A few bites in, the soup presented a problem. Despite the excellent flavor, my mouth was consumed by a prickle. Try as I might to avoid the peewee pellets of peppercorn, there were a plethora of them in there and they were overpowering the dish. It was a bit disheartening as the concoction was quite delicious with a nice touch of heat and the peppercorn flavor was actually great, but the quantity of the whole spice in the bowl was just too much to handle.

I tried my best to work though eating the rest of the fish and a few sprouts, but it was difficult and I gave up. Other than that, I thought the meal to be quite enjoyable. Sichuan Kitchen used chili oil heavily in the dishes we had, but they were good so it was hard to complain. There are plenty of other dishes available without that. Our meal focused less on the candied flavors of typical Chinese restaurants and more on a version of the relatively mild peppers and, as they implied on the menu, balanced flavors. It was true. Except for the peppercorns, no one flavor stood out in any dish – the heat was not overwhelming, nor the sweetness.

Our meal came to about $60 before tip which seemed pricy at first glance, but the soup was easily enough for two. I’d definitely give Sichuan Kitchen another shot. The first one was pretty successful. I might pass on the poached fish unless they cut back on the peppercorns, but otherwise their food is well thought out and somewhat unique to the area. The atmosphere is relatively bland, but the food isn’t. In the end, it was more than good enough for me to plan a return visit.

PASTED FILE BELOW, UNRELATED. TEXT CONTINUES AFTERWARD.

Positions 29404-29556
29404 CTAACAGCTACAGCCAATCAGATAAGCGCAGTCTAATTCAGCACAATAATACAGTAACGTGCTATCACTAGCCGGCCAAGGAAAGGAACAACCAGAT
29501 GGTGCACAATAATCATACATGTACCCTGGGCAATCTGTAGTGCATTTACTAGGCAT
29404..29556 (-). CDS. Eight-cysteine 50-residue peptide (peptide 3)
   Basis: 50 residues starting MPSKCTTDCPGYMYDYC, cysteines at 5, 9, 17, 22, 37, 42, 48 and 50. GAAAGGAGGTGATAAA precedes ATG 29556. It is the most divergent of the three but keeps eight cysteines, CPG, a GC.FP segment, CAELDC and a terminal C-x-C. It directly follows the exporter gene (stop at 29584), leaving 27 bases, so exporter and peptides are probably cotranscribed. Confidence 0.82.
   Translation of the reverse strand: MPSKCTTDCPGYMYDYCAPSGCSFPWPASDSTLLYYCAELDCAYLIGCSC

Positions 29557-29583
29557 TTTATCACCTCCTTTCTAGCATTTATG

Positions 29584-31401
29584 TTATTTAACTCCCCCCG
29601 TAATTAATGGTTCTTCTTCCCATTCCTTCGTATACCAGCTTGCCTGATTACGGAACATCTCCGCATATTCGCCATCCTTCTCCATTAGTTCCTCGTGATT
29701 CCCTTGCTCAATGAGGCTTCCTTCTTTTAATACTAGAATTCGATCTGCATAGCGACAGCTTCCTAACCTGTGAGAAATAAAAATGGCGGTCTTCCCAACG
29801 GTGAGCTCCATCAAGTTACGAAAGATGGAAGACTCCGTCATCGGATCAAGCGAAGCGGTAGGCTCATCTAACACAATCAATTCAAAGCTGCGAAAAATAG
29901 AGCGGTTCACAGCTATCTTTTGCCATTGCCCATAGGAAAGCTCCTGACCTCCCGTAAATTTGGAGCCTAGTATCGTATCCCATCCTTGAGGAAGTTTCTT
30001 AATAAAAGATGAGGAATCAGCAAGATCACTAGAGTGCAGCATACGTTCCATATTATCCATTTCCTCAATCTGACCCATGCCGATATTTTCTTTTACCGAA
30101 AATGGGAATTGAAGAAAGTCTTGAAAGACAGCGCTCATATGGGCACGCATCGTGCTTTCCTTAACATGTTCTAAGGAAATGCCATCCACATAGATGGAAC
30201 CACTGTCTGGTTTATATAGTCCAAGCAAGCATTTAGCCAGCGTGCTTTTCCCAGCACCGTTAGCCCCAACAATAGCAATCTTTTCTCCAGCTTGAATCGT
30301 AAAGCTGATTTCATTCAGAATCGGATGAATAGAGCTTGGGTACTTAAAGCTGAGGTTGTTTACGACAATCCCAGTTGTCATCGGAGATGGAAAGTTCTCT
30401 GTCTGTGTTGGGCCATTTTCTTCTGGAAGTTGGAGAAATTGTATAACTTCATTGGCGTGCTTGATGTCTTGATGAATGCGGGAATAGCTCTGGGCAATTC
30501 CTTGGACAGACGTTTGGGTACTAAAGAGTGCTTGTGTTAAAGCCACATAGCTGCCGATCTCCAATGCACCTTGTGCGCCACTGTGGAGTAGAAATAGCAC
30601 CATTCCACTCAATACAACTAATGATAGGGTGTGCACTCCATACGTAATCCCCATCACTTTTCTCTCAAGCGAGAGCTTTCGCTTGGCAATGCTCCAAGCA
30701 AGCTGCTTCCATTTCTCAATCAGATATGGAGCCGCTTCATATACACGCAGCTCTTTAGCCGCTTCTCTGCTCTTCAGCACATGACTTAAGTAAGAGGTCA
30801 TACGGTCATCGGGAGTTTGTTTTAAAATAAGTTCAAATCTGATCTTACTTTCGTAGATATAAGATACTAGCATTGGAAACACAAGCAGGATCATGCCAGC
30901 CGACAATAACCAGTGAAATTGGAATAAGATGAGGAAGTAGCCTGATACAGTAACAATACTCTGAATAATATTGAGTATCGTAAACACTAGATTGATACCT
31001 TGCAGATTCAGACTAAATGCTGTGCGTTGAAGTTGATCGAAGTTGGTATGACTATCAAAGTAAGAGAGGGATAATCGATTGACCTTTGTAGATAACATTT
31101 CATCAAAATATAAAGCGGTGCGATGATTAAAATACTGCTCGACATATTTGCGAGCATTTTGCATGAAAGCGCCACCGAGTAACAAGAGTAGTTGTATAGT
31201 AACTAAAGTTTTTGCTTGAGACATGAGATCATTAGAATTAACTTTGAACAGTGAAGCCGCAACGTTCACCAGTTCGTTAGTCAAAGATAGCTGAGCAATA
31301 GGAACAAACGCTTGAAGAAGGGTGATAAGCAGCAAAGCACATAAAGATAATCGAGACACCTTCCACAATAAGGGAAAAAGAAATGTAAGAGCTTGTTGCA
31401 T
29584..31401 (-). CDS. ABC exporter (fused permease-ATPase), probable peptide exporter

Stay hungry.

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Salty Sally’s – Last minute Saturday brunch

“Can I take you out to lunch when I get home?” The text brought a tiny tear to my eye. My wife wanted to treat me to a mid-day meal. Sure, she owed me for dinner from the night before, but I had already forgotten about that, so a lunch on her sounded like a legitimate bonus. She didn’t like any of my suggestions about where to go though, so when she suggested Salty Sally’s on Congress St., I was okay with finally trying it. We had considered a visit a half dozen times before, but this time it would actually happen.

The restaurant had tables on the left, a seating island in the middle, and a bar along the right side. The restaurant touts itself as a bar and grill, but had more of a bar and diner feel to me, not that it mattered. The waiter/bartender came around and provided menus and waters. The menu was for brunch and reinforced my initial thoughts about it as a diner. It didn’t offer anything too fascinating, just a reasonable selection of breakfast and lunch options, occasionally with a little twist or turn.

While we were looking at the menus, we declined drinks and accepted a review of the specials. There were two, and one of them – Creme Brulee French Toast – sounded crazier and sweeter than any dessert I could imagine. After some internal debate, I passed and looked for something a little more breakfast and a little less diabetes. One of the breakfast burritos or a breakfast sandwich on an extra large English muffin sounded pretty good, but in the end, I decided I wanted an omelet. The only one I saw was the Chili and Cheddar Omelet with hash browns, and I was okay with that. Mrs. Portlandeater went with a favorite lunch item – Grilled Cheese (mozzarella, meunster, and gouda) with tomato bisque.